A Closet Full of Clothes and Hearts Full of Love

As the days quickly approach her fist birthday, I find myself reflecting (more like reliving) this past year and wondering how I even made it. I still hear the nurse on the other end of the call, “We have the results of your Progenity test and they are completely normal. Do you want to know the gender?” Heck yes, I wanted to know the gender! I had been wondering since the day I found out I was pregnant if we were team pink or blue. With Father’s Day only days away I had the perfect plan to reveal to our family just what “it” was. As our two older children, 12 and 4, huddled around their father they made little chants rooting on which team they were on as he opened the little box with a simple onesie. It was hot PINK and read Happy Father’s Day. When I bought it, which was only hours after the phone call telling me our little girl was perfectly normal, it never occurred to me she would never actually wear that onesie. The following weeks I continued to fill the girls’ closet. Jillian, our oldest daughter, made room for her little sister, Emery Rose. Emery Rose had quite the wardrobe. I found outfits in animal prints, little sister attire and of course I didn’t forget the little ruffle booty pants. There were outfits I loved so much I knew I wanted her to wear them right away, but knowing she would grow out of them so quickly I bought them in newborn and a size bigger. I knew I needed practical outfits for daycare, dress up outfits for mommy/daughter days and of course “easy” button up outfits for middle of the night changing. This little girl had everything she needed and we knew we were set for at least a year of clothing. After all, I didn’t know how fast she would grow so I didn’t want to go overboard. Can you really go overboard with little girls in the house?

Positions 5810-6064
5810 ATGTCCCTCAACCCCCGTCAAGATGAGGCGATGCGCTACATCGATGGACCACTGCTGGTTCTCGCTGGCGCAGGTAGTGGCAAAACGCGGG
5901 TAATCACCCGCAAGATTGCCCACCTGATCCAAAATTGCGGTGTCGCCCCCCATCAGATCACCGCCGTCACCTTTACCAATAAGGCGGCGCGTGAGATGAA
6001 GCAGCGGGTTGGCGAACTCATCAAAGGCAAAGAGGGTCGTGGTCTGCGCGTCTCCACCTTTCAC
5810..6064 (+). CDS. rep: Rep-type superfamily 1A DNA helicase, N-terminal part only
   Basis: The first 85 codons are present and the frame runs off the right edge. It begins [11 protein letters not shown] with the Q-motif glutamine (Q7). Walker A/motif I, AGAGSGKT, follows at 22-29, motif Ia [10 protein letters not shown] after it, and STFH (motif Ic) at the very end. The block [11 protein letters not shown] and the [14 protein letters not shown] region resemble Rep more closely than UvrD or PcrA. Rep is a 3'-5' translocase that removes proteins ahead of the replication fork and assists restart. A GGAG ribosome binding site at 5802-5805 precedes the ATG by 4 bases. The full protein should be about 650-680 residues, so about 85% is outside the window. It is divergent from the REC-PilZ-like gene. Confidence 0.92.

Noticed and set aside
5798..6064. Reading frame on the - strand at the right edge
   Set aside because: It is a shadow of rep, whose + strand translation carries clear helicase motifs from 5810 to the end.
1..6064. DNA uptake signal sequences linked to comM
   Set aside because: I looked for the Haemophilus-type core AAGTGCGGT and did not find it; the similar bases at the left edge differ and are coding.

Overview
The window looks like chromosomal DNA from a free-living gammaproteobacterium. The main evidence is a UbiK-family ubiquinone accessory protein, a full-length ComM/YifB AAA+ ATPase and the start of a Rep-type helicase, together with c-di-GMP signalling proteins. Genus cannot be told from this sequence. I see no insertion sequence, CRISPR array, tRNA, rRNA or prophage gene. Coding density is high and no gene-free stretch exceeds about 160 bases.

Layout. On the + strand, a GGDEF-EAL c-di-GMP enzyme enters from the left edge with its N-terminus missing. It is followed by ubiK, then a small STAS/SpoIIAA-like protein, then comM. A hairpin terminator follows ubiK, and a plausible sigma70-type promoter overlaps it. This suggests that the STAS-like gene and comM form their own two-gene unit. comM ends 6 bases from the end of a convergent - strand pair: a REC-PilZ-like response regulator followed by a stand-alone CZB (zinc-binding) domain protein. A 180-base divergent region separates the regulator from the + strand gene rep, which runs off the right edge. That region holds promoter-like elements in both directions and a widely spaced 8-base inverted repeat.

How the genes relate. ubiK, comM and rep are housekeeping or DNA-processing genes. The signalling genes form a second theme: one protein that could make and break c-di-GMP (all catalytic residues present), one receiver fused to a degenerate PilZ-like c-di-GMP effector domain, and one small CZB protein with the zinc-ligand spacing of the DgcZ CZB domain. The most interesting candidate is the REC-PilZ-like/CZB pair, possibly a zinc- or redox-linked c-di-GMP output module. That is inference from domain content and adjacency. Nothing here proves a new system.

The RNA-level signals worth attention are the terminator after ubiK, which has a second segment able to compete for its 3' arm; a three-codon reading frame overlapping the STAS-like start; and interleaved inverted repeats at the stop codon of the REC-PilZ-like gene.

Once we knew there was a chance Emery could come early I even started to pack a hospital bag. Of course, I couldn’t decide on what outfits to take so I had about 5 little outfits perfectly folded and placed in her baby bag. The night before I left for my first appointment at the Cincinnati Fetal Center I remember standing in the girls’ room looking at the bag. Should I take an outfit or not? I was only 28 weeks and I didn’t even consider the thought I wouldn’t return home until 5 weeks later. And I wouldn’t let it cross my mind that I would return home without her. What I couldn’t allow myself to think that day actually happened. Emery Rose was not going to be able to come home. The CPAM in her chest was just too big and caused too much damage. She hung on and fought as long as she could but we had to say goodbye. I stayed in the hospital 4 days after Emery was born and it was on one of those days the child life department at Cincinnati Children’s brought me some photos that had been taken. I looked at the photos and instantly thought, “Whose clothes are those?” Emery was perfectly and beautifully dressed in a white onesie outfit with gold hearts speckled thought out and a blue bow stitched on it. It was adorable but these were not her clothes. I had not picked this out for her and then it hit me. Why? Why had I not packed, at least, one outfit for her? Why did I not have my husband bring something, anything, on all those trips he made back and forth while I was almost 2 hours away fighting for me to stay pregnant just one more day.